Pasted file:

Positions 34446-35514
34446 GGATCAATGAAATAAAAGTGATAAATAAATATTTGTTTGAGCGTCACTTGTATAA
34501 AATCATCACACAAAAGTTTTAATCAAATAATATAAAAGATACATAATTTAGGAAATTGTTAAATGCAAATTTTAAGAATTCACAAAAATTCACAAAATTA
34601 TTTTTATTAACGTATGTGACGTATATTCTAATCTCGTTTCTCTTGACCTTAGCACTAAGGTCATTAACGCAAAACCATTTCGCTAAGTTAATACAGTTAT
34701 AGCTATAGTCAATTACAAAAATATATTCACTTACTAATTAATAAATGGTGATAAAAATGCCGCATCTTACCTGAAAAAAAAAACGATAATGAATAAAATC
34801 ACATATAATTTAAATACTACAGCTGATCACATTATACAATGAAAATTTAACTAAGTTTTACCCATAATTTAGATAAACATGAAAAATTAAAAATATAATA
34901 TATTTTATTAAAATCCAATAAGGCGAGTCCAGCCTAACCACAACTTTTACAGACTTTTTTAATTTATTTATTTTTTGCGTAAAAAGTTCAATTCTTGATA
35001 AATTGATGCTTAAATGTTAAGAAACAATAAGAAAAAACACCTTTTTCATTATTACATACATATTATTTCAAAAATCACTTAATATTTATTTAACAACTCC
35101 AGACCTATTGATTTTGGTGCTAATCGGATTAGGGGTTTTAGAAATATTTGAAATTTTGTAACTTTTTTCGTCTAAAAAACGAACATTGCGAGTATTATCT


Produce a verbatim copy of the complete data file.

Positions 34446-35514
34446 GGATCAATGAAATAAAAGTGATAAATAAATATTTGTTTGAGCGTCACTTGTATAA
34501 AATCATCACACAAAAGTTTTAATCAAATAATATAAAAGATACATAATTTAGGAAATTGTTAAATGCAAATTTTAAGAATTCACAAAAATTCACAAAATTA
34601 TTTTTATTAACGTATGTGACGTATATTCTAATCTCGTTTCTCTTGACCTTAGCACTAAGGTCATTAACGCAAAACCATTTCGCTAAGTTAATACAGTTAT
34701 AGCTATAGTCAATTACAAAAATATATTCACTTACTAATTAATAAATGGTGATAAAAATGCCGCATCTTACCTGAAAAAAAAAACGATAATGAATAAAATC
34801 ACATATAATTTAAATACTACAGCTGATCACATTATACAATGAAAATTTAACTAAGTTTTACCCATAATTTAGATAAACATGAAAAATTAAAAATATAATA
34901 TATTTTATTAAAATCCAATAAGGCGAGTCCAGCCTAACCACAACTTTTACAGACTTTTTTAATTTATTTATTTTTTGCGTAAAAAGTTCAATTCTTGATA
35001 AATTGATGCTTAAATGTTAAGAAACAATAAGAAAAAACACCTTTTTCATTATTACATACATATTATTTCAAAAATCACTTAATATTTATTTAACAACTCC
35101 AGACCTATTGATTTTGGTGCTAATCGGATTAGGGGTTTTAGAAATATTTGAAATTTTGTAACTTTTTTCGTCTAAAAAACGAACATTGCGAGTATTATCT